“The Globalization of World Politics has done a superb job. Miraculously, it is both handy and sumptuous. Handy in the sense that the volume is self-standing in itself with succinct and lucid style and sumptuous in the sense that the volume covers the whole range of schools of thought and the whole range of policy issues that need to be dealt with in the standard curse of international relations as if readers could feel the richness of each chapter one after another. With substantial revision and updating in 2010, the volume shines even more. The volume shoots at two birds with one stone-successfully! If you are asked to choose one textbook in the area of international relations, this is it. ” – Takashi Inoguchi, University of TokyoJohn Baylis, Steve Smith and Patricia Owens: Introduction1: Anthony McGrew: Globalization and global politicsPart One: The historical context2: David Armstrong: The evolution of international society3: Len Scott: International history, 1900-19994: Michael Cox: From the cold war to the world economic crisisPart Two: Theories of world politics5: Tim Dunne and Brian C. Schmidt: Realism6: Tim Dunne: Liberalism7: Steven L. Lamy: Contemporary mainstream approaches: neo-realism and neo-liberalism8: Stephen Hobden and Richard Wyn Jones: Marxist and critical theories of international relations9: Michael Barnett: Social constructivism10: Lene Hansen: Post structuralism11: Christine Sylvester: Post colonialism12: Richard Shapcott: International ethicsPart Three: Structures and processes13: Mike Sheehan: The changing character of war14: John Baylis: International and global security15: Ngaire Woods: International political economy in an age of globalization16: J. Ann Tickner: Gender in world politics17: Christian Reus-Smit: International law18: Richard Little: International regimes19: Paul Taylor and Devon Curtis: The United Nations20: Peter Willetts: Transnational actors and international organizations in global politicsPart Four: International issues21: John Vogler: Environmental issues22: James D. Kiras: Terrorism and globalization23: Darryl Howlett: Nuclear proliferation24: John Breuilly: Nationalism25: Simon Murden: Culture in world affairs26: Edward Best and Thomas Christiansen: Regionalism in international affairs27: Matthew Watson: Global trade and finance28: Caroline Thomas and Tony Evans: Poverty, development, and hunger29: Amitav Acharya: Human security30: Jack Donnelly: Human rights31: Alex J. Bellamy and Nicholas J. Wheeler: Humanitarian intervention in world politicsPart Five: Globalization in the future32: Andrew Linklater: Globalization and the transformation of political community33: Ian Clark: Globalization and the post-cold war order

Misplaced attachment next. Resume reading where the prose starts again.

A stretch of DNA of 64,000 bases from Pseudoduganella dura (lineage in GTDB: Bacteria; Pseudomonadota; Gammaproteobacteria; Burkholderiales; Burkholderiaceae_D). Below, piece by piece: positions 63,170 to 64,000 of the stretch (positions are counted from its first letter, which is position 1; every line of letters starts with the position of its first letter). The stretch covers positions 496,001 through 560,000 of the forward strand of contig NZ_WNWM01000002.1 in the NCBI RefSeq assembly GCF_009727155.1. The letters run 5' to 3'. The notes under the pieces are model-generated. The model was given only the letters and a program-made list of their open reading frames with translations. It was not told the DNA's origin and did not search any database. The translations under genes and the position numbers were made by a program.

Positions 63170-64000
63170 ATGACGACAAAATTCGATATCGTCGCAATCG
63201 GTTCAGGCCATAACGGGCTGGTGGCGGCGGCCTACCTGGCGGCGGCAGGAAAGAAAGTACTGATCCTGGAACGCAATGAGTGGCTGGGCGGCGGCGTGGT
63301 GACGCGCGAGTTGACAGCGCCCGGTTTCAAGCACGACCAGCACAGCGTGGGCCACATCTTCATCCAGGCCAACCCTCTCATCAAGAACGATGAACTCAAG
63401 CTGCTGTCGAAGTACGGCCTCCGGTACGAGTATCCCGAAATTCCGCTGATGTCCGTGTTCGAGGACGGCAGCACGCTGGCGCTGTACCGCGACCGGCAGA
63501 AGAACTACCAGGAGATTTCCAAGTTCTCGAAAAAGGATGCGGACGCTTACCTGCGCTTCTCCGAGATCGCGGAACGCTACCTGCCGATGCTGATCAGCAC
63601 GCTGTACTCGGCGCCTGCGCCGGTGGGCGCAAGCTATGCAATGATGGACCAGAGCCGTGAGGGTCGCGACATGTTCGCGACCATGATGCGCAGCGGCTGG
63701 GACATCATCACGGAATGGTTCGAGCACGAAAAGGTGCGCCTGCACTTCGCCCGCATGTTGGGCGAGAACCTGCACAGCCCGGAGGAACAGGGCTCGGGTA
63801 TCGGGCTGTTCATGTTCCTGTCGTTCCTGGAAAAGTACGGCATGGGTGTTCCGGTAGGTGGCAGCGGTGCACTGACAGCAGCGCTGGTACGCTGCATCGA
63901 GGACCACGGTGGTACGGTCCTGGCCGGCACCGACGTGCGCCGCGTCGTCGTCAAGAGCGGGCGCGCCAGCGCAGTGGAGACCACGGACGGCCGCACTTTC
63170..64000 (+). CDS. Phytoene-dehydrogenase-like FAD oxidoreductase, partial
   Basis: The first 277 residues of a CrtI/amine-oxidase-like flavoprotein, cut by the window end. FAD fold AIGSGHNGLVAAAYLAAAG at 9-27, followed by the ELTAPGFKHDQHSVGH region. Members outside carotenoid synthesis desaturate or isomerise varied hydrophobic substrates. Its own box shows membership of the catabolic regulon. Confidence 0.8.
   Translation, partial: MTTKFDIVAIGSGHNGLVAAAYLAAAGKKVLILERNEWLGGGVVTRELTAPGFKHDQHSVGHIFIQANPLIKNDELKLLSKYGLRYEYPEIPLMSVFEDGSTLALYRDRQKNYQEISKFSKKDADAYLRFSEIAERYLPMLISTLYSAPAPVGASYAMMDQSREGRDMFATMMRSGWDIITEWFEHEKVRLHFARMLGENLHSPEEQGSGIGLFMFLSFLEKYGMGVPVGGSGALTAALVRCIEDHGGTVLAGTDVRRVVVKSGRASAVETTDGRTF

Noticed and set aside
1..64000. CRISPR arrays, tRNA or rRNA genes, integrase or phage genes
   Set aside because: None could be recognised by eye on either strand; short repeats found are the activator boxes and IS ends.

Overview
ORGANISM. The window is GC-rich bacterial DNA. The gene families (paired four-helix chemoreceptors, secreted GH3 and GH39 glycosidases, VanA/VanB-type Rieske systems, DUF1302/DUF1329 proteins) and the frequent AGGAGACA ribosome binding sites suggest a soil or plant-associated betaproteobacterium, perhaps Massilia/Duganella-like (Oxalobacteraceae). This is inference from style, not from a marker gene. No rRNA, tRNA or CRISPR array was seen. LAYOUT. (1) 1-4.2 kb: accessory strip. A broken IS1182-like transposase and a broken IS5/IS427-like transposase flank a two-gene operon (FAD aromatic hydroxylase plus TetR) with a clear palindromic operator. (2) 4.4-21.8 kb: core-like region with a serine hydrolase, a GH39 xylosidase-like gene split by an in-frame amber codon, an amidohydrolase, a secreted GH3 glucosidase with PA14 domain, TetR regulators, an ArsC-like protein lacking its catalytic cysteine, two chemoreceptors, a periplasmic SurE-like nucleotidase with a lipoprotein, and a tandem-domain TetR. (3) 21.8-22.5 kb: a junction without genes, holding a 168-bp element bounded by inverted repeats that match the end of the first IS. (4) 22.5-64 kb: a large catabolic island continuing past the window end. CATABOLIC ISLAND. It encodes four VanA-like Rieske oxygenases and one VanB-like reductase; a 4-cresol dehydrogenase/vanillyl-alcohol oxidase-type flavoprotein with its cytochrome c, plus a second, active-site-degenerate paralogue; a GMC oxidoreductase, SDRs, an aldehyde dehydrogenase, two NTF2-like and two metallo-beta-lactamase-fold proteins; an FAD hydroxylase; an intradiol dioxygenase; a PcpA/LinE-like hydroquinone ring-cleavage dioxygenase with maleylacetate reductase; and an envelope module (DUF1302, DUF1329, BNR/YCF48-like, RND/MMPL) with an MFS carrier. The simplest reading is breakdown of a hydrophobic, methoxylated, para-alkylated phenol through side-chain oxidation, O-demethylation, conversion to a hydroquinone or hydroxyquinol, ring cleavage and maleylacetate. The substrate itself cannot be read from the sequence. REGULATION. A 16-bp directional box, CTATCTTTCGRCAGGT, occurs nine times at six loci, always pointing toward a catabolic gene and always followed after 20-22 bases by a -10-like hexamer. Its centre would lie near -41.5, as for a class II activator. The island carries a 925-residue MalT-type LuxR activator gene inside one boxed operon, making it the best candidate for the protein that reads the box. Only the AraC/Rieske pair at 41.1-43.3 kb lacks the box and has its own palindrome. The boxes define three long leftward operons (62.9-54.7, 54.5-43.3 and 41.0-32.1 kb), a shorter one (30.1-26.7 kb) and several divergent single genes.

This book is concerned with political Islam and in particular the global challenges posed by Islamists and Jihadists. There is special emphasis on the philosophical and political conflict in Europe between an Islamist agenda and democratic values. Bassam Tibi makes clear that the problem is not Islam as a religion, but its politicization as a belief system.Political Islam, World Politics and Europe will be of interest to students and scholars of Middle East politics, Political Islam, and politics and international relations.
Diplomacy does not take place simply between states but wherever people live in different groups. Paul Sharp argues that the demand for diplomacy, and the need for the insights of diplomatic theory, are on the rise. In contrast to conventional texts which use international relations theories to make sense of what diplomacy and diplomats do, this book explores what diplomacy and diplomats can contribute to the big theoretical and practical debates in international relations today. Sharp identifies a diplomatic tradition of international thought premised on the way people live in groups, the differences between intra- and inter-group relations, and the perspectives which those who handle inter-group relations develop about the sorts of international disputes which occur. He argues that the lessons of diplomacy are that we should be reluctant to judge, ready to appease, and alert to the partial grounds on which most universal claims about human beings are made.• Represents a new departure in the study of diplomacy and international relations, showing how mainstream IR approaches consistently misunderstand diplomacy and diplomats and underestimate their increasing importance • Examines critical issues of contemporary importance including rogue states, religious extremists, greedy corporations and public diplomacy from a novel perspective and suggests changes in how policy is conducted towards them • Employs both theoretical and practical examples from beyond the world of state diplomacy, and considers the international relations of the ancient world, the pre-Columbian Americas, medieval Europe, and encounters between Europeans and native peoples in Hawaii and North America
Introduction; Part I. Traditions of International Thought and the Disappointment of Diplomacy: 1. Diplomacy and diplomats in the radical tradition; 2. Diplomacy and diplomats in the rational tradition; 3. Diplomacy and diplomats in the realist tradition; Part II. Elements of a Diplomatic Tradition of International Thought: 4. The diplomatic tradition: conditions and relations of separateness; 5. The diplomatic tradition: diplomacy, diplomats and international relations; Part III. Diplomatic Understanding and International Societies: 6. Using the international society idea; 7. Integration-disintegration; 8. Expansion-contraction; 9. Concentration-diffusion; Part IV. Thinking Diplomatically about International Issues: 10. Rogue state diplomacy; 11. Greedy company diplomacy; 12. Crazy religion diplomacy; 13. Dumb public diplomacy; Conclusion.
University of Minnesota, Duluth